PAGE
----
Meet The Man Booker Prize 2014 Judges

12 December 2013

The countdown to the Man Booker Prize 2014 gets underway with the announcement of the judges.

Chaired by the philosopher and writer, AC Grayling, the other 2014 judges are: Jonathan Bate, Oxford Professor of English Literature and biographer; Sarah Churchwell, UEA’s Professor of American Literature; Dr Daniel Glaser, neuroscientist and cultural commentator; Dr Alastair Niven, former Director of Literature at the British Council and at the Arts Council, and Erica Wagner, journalist and writer.

2014 is the first year of the new rules, which will see the prize opened up to writers of any nationality, writing originally in English, for novels published in the UK by an established imprint between 1 October 2013 and 30 September 2014. The expanded prize will recognise, celebrate and embrace authors of literary fiction writing in English, whether from Chicago, Sheffield or Shanghai.

In what will be an exciting new era for the prize, the panel consists of three new judges and three who have previously judged the prize - Alastair Niven in 1994, Erica Wagner in 2002 and AC Grayling in 2003. For this inaugural year, the number of judges increases from five to six, bringing with them a wide reading experience and knowledge of international literature.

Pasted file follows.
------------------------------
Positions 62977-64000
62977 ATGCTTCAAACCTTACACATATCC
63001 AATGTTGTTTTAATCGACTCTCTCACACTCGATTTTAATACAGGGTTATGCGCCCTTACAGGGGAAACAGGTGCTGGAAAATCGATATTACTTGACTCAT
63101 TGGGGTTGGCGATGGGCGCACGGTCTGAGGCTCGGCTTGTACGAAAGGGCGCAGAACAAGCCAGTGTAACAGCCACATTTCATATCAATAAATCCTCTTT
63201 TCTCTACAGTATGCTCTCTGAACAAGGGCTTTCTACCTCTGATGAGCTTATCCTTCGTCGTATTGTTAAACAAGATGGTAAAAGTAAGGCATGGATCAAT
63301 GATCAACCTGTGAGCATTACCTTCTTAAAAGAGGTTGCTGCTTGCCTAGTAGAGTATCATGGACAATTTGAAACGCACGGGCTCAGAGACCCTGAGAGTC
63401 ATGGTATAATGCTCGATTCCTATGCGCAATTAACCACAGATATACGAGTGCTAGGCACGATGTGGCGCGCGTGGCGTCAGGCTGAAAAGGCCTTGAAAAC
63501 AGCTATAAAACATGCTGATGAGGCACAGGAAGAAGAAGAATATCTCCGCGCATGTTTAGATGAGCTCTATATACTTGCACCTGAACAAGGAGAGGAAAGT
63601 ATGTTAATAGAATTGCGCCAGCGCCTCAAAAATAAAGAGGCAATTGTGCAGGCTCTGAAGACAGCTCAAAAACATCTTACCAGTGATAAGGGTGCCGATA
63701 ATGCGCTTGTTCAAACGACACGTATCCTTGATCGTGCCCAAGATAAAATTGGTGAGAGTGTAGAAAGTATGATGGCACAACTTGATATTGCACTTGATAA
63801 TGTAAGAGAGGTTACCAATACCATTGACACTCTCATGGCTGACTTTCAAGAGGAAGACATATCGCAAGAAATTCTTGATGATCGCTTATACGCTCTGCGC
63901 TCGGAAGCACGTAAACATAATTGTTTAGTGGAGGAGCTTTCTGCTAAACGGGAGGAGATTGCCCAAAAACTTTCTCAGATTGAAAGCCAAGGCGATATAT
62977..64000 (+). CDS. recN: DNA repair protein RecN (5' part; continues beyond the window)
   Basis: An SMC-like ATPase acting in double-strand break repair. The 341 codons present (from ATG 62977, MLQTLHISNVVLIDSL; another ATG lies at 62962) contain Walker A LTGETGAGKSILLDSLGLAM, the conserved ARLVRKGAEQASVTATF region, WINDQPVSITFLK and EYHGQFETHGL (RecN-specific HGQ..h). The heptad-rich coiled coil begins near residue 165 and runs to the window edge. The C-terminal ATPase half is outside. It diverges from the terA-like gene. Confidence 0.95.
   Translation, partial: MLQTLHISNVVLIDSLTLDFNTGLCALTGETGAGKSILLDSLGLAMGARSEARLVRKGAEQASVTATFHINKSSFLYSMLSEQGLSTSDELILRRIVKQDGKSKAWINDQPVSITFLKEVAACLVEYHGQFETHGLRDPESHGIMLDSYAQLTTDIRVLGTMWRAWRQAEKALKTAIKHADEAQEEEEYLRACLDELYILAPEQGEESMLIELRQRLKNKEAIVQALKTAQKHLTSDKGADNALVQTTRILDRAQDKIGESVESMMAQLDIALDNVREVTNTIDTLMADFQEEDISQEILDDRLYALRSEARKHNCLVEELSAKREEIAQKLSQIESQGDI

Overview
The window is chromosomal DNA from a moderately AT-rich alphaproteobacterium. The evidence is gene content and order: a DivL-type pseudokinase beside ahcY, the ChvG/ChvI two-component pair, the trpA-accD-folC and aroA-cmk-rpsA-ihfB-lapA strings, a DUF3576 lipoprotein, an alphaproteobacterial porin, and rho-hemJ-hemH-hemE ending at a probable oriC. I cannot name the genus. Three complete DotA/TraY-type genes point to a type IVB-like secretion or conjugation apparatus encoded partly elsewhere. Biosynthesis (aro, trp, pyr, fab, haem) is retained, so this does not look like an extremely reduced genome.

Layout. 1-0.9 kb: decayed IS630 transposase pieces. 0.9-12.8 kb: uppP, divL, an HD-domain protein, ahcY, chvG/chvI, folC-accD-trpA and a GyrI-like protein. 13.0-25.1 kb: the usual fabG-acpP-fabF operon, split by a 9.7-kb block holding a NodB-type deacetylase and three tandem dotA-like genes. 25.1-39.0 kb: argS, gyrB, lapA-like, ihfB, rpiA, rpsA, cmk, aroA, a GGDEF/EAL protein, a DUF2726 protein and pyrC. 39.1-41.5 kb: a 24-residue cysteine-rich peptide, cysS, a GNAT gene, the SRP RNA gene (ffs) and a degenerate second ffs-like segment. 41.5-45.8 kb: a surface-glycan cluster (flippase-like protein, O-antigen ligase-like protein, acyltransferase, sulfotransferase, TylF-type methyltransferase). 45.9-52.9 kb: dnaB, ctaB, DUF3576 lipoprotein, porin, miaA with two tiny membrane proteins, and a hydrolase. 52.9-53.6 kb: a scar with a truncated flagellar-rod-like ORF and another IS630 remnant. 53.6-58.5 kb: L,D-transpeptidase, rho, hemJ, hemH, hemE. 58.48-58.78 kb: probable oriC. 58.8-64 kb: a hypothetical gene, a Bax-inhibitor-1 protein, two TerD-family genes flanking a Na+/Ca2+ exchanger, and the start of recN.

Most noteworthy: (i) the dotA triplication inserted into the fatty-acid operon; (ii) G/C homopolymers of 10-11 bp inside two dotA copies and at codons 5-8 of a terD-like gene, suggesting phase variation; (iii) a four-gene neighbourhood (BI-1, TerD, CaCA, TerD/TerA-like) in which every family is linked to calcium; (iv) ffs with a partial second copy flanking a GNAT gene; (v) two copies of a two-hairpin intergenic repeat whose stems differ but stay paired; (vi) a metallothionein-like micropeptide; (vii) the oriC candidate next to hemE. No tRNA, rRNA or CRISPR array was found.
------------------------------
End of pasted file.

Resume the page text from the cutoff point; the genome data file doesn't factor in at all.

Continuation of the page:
The judges’ mission remains the same as in previous years: to select the finest fiction of the year. Following her win in October 2013, Eleanor Catton said of the expansion of the prize: ‘I think it’s a really great thing that finally we’ve got a prize that is an English-language prize that doesn’t make a distinction towards writers who are writing from a particular country. If you’re writing in the English language, you’re considered alongside everybody else.’

AC Grayling comments on behalf of the panel:

'The Man Booker prize has become an even bigger entity this year, with all fiction in English published worldwide between October 2013 and October 2014 now joining the competition. The challenge for my fellow judges and me is an exciting one, and I'm delighted to have such an outstanding group of people to work with in this highly significant year for the prize. We welcome that challenge, and are now launching ourselves into it with relish.'

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